Winehouse broke through at a time when neo-soul, as typified by artists such as Jill Scott, Maxwell and Musiq Soulchild, was all the rage in the US, but was largely unfamiliar to UK ears. Winehouse took this palette of styles and influences and developed it into something surprising, different and interesting. Her distinctive vocal style demonstrated her love of jazz; her subject matter was resolutely personal and English.
Amy Winehouse was born in Southgate, North London on 14 September 1983, to a taxi driver father and a pharmacist mother. Her mother’s family had several professional jazz musicians in it, and her father, Mitch, was obsessed with Sinatra, and would sing to her frequently. At nine years old Winehouse attended the Susi Earnshaw Theatre School, before moving on to the Sylvia Young Theatre School at the age of 14. Displaying a gift for playing guitar and singing, she was one of the pupils at the BRIT School for Performing Arts in Croydon, a veritable breeding ground for talent. Her reputation for singing grew, and by 2000 she was one of the featured vocalists in the National Youth Jazz Orchestra. Her boyfriend Tyler James passed a tape of her work to Simon Fuller’s 19 management, and soon she had signed a deal with Island Records after A&R man Darcus Beese heard her unidentified voice on a track and decided to find out who the vocal talent was.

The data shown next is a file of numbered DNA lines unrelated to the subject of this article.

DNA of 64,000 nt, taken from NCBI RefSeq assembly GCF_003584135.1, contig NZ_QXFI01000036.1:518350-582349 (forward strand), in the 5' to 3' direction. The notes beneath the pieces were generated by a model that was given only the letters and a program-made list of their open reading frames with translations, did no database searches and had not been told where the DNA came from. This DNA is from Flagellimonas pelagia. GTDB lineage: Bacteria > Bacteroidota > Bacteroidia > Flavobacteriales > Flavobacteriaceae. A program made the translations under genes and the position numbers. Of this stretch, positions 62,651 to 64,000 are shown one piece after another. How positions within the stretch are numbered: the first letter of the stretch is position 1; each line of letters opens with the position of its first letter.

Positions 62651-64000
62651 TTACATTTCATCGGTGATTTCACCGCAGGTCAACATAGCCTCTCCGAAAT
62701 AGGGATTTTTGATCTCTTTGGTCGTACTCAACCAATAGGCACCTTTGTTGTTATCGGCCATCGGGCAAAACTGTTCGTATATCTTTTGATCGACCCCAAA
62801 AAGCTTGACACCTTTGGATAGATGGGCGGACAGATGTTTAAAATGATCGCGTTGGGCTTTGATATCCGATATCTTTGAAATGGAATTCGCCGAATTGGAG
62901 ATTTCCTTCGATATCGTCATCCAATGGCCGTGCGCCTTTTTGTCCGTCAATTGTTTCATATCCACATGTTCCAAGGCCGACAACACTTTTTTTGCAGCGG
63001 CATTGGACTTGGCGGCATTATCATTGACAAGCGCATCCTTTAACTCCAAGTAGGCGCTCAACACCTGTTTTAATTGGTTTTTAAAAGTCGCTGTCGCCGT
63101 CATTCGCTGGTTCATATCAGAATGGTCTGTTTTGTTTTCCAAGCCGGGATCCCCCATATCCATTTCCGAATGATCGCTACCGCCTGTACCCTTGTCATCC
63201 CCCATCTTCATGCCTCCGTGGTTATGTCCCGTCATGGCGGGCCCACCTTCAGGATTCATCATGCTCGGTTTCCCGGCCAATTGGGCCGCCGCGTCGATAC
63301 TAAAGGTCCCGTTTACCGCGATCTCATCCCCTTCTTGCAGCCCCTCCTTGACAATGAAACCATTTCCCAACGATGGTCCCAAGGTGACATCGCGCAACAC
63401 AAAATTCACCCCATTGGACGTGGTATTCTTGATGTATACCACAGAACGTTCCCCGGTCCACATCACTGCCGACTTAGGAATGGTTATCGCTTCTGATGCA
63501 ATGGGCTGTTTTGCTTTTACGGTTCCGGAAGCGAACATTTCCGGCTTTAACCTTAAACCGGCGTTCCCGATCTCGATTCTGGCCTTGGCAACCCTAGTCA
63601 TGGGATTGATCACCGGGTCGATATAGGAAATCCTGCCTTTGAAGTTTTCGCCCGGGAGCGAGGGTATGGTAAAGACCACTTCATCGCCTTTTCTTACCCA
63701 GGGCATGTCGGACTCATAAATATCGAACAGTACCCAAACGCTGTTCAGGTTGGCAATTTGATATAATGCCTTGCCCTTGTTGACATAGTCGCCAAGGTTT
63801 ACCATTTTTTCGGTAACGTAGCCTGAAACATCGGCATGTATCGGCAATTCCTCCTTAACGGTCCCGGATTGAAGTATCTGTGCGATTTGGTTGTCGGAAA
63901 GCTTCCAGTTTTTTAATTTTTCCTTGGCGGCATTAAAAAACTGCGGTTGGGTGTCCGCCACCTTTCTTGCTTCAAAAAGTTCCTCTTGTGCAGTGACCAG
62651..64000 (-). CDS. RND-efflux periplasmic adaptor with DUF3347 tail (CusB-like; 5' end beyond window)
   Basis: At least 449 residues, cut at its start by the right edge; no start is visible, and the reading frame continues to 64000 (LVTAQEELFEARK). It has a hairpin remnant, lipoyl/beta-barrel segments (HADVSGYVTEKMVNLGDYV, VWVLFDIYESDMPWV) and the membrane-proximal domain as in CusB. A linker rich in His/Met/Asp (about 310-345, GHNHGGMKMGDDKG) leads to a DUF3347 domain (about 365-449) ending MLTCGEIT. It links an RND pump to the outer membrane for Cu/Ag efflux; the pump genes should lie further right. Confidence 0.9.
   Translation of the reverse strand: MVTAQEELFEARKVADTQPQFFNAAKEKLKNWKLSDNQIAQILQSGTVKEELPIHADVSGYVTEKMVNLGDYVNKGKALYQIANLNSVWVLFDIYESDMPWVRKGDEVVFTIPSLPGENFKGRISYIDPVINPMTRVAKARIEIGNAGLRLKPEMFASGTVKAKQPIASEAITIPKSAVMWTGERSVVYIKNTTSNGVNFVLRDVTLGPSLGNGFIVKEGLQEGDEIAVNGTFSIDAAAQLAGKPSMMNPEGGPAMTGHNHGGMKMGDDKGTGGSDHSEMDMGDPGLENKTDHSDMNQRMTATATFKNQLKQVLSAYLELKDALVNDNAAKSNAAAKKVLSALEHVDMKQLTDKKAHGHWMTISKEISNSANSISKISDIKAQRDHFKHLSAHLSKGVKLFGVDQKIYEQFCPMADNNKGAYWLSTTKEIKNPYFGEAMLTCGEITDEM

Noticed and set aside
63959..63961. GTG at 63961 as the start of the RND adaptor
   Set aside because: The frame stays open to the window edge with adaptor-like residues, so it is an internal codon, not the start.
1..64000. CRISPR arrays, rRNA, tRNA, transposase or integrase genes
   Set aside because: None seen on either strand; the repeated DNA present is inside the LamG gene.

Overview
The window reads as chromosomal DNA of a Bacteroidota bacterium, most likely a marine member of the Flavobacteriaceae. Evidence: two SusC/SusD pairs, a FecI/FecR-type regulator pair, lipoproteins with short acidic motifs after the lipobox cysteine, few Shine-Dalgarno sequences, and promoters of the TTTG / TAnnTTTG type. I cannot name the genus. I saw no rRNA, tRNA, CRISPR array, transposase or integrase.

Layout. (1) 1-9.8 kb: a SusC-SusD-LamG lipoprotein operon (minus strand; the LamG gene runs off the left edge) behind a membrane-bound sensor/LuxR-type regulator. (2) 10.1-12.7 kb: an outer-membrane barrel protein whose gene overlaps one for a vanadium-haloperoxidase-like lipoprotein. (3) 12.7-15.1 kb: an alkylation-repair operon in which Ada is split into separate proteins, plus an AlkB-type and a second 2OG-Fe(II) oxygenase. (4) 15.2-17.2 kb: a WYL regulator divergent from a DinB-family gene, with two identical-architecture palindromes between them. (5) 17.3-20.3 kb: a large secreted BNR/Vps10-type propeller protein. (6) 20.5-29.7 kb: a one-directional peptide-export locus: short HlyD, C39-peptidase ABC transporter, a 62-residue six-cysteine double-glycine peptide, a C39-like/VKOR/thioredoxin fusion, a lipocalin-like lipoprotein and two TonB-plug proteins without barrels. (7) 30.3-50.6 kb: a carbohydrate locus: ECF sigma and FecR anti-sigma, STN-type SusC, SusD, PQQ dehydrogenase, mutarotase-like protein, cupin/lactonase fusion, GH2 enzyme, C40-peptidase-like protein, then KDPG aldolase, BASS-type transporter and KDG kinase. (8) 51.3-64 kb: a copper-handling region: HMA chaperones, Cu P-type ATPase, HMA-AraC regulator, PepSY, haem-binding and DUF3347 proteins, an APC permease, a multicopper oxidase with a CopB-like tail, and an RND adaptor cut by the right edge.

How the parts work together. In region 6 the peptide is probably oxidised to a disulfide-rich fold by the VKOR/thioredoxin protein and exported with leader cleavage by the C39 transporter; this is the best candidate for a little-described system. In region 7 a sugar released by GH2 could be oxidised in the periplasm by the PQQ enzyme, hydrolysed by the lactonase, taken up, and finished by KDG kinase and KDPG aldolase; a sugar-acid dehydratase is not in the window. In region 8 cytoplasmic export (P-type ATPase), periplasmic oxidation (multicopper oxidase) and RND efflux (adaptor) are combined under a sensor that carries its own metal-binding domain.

With industry interest under her belt and a publishing deal with EMI, she began to work on her debut album; influenced by a seeming history of African American music beyond her years, her talent seemed fresh, striking and different. Overseen largely by experienced R&B/hip-hop producer Salaam Remi, Frank represented the joy and innocence of an artist releasing their debut, almost bursting with ideas. Released in October 2003, it was an assured album, containing the hits ‘Stronger Than Me’, ‘Take The Box’, and the track that marked the marriage of her personal London swagger, unusual subject matter, nursery rhyme and soul, ‘Fuck Me Pumps’. The album began with a brief instrumental accompanied by Winehouse’s scat singing – if the listener was in any doubt, this album had its roots firmly in jazz. A string of successful live shows followed, and the album reached No. 13 in the UK charts.
However, it is for her second album, Back To Black, that Amy Winehouse will forever be remembered. Released in October 2006, it ushered in her new look and sound – with her cocktail dress displaying her tattoos, her hair piled into a beehive and her panda eyes, she looked like a classic lost chanteuse from New York in the late 1950s, albeit with a completely modern twist. A lot of this was down to the decision to use Mark Ronson, who was the new production wunderkind on the block, alongside Remi. Both crafted her songs into retro-sounding pieces of art. Her choice of soul backing band Sharon Jones and the Dap-Kings was also inspired. Gone were the polite arrangements of the first album, here was full-on soul.
It was only the subject matter of lead single ‘Rehab’ that made you realise you hadn’t stumbled across some long-forgotten northern soul classic. Referencing her heroes Donny Hathaway and Ray Charles, Winehouse single-handedly brought traditional R&B to the 2000s’ UK masses. The album’s subject matter was deep and intimate, reflecting on personal relationships and addiction. ‘You Know I’m No Good’ bore all the hallmarks of classic girl-groups, spy thriller music and soul; ‘Tears Dry On Their Own’, Remi’s accomplished fusion of Winehouse’s break-up angst over Marvin Gaye and Tammi Terrell‘s ‘Ain’t No Mountain High Enough’, is another remarkable standout. The title track is one of the most poignant vocal performances of the decade.